Majority of McAllen’s COVID-19 violations occur downtown

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McALLEN — Code enforcement officers cited nearly 100 businesses since the pandemic began last year, and a majority of them are located downtown.

McAllen Environmental Health and Code Enforcement Director Steven Kotsatos told commissioners Monday his staff issued 97 citations at businesses throughout the city, with 55 of them cited for COVID-19 related violations.

Out of the 97 violations, 61 occurred at “restaurants” downtown and about half of them were issued because the businesses were not complying with COVID-19 guidelines, primarily social distancing rules, Kotsatos said.

Of those 61 violations downtown, 31 were for COVID-19 related violations: 24 were issued to businesses that did not follow social distancing rules, 4 were issued to businesses that failed to have employees wear a face mask and 2 were issued for being over capacity. The other 30 citations were issued for violations outside of COVID-19 and involved issues such as smoking, unsanitary conditions and food and alcohol permits, among others.

Out of the 61 citations issued downtown, 14 of the businesses were repeat offenders, Kotsatos said, but did not mention names.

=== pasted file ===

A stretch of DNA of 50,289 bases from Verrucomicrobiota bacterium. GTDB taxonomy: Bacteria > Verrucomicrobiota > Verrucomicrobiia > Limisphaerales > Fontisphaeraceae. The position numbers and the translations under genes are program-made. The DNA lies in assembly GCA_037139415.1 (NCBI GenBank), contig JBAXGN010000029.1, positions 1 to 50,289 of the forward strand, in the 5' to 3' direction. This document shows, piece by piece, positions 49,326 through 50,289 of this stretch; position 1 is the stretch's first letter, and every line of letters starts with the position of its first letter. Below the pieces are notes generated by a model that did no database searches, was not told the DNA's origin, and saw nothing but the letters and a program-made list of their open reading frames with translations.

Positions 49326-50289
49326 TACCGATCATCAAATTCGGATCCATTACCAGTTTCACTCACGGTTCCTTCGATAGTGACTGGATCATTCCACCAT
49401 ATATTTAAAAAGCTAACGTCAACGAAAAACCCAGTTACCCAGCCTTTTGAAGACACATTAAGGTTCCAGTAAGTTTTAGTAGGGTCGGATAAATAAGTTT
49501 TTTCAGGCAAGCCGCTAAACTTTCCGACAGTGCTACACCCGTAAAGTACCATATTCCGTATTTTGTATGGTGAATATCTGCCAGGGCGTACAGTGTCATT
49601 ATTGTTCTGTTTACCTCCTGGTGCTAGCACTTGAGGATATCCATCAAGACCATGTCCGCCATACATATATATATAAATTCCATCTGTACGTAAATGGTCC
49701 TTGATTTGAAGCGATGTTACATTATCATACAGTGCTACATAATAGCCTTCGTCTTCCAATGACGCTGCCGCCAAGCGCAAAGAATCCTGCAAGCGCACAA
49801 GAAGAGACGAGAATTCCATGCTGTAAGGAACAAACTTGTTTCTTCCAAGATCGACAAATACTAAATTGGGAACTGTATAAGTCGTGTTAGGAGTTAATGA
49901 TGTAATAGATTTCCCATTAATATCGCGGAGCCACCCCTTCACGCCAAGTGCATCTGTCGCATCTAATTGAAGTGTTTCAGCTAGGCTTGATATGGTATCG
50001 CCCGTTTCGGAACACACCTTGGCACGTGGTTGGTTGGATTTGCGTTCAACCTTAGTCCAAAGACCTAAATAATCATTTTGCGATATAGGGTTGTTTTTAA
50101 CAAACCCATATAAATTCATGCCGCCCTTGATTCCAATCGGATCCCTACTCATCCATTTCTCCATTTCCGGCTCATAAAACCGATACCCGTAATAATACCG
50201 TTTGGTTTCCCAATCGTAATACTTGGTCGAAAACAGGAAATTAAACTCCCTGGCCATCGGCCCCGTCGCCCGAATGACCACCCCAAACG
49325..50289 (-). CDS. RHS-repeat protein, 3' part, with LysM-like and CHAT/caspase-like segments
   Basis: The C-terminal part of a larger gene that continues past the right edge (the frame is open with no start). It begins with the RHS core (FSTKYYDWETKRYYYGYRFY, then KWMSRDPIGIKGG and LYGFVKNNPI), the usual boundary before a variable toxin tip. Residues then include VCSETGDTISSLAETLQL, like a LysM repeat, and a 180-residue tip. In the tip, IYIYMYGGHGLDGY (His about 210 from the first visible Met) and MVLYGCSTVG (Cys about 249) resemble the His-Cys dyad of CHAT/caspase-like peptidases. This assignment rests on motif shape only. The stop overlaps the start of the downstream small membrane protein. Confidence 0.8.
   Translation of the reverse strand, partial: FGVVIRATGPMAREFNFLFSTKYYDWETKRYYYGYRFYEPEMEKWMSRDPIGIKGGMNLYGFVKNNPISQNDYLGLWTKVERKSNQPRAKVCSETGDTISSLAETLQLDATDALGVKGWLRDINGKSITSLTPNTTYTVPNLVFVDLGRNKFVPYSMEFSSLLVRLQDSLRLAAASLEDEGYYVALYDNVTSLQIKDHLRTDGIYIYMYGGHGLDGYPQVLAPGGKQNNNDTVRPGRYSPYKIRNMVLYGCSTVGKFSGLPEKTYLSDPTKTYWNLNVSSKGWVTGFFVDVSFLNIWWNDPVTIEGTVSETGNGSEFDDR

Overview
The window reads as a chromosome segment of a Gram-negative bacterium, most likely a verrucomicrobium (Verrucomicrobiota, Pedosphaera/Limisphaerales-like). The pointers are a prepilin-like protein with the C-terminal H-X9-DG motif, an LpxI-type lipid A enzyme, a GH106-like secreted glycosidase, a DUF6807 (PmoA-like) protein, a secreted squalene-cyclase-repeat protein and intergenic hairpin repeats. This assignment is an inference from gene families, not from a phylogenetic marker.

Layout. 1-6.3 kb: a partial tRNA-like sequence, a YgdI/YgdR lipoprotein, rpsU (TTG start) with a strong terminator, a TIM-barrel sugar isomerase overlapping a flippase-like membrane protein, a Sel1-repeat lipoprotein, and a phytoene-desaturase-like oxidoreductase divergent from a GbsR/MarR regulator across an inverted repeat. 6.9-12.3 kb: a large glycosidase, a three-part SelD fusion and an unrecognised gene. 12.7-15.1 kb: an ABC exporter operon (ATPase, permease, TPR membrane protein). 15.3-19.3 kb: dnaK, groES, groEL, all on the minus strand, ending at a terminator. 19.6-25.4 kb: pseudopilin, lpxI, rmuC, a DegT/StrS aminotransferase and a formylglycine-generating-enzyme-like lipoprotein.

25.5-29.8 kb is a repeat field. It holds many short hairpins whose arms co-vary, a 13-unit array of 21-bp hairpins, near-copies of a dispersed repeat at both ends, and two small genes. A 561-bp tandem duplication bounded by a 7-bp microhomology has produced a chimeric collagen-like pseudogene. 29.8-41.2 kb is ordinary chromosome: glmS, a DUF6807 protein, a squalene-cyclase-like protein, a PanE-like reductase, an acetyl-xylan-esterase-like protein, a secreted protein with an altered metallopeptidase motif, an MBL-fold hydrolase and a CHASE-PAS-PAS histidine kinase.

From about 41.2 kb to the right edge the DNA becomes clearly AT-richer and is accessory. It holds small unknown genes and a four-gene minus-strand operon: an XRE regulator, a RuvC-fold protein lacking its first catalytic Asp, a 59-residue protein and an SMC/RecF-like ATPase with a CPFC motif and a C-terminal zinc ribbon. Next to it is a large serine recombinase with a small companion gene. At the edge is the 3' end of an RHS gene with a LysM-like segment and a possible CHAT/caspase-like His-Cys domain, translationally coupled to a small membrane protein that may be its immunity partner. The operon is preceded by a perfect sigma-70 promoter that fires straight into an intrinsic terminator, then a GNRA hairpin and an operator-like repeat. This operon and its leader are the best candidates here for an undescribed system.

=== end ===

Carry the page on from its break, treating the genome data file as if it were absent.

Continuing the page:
McAllen Municipal Judge Lauren Renee Sepulveda also noted many of the citations have not been paid.

“We have been processing them through our dockets. I have been setting bonds, and from my understanding, a lot of those bonds are not being paid, so that’s our concern,” she said.

City officials were quick to note that a majority of downtown businesses that were once considered bars are now classified as restaurants under the Texas Alcohol and Beverage Commission (TABC).

“Starting in September and October, the bars downtown changed their TABC status to live inside dining and occupancy, with more of a food sales than alcohol sales,” Kotsatos said.

“There’s no such thing as a bar downtown, they’re restaurants,” McAllen Mayor Jim Darling added. “If they’re open, they’re considered restaurants, according to the Texas Alcohol Beverage Commission.”

During this change-up, complaints from residents also increased dramatically, going from 26 in September to 135 in October.

“With these establishments opening, we ramped up our operations downtown, working a total of 1,100 hours,” Kotsatos said.

Darling said the city considered ways to curb late-night activity at these establishments, but they conflicted with state orders.

“(We) thought…. it would solve the problem if we said after ten o’clock it’s only take out (food) … and we were told we couldn’t do that because it violates the governor’s order,” Darling said. “So that’s why these ‘restaurants’ can stay open at two o’clock in the morning.”

City’s code enforcement officers, however, have been performing bimonthly inspections there from 10 p.m. to 2 a.m. on Thursdays, Fridays and Saturdays, Kotsatos said, noting there have been more than 400 inspections in that district alone.

Citywide, his officers have inspected 3,926 businesses since the pandemic first hit the region in March 2020. About 1,600 of those inspections were meant to be educational, with staff delivering CDC guidelines to the businesses. Another 1,500 inspections were focused on restaurants, bars and buffets.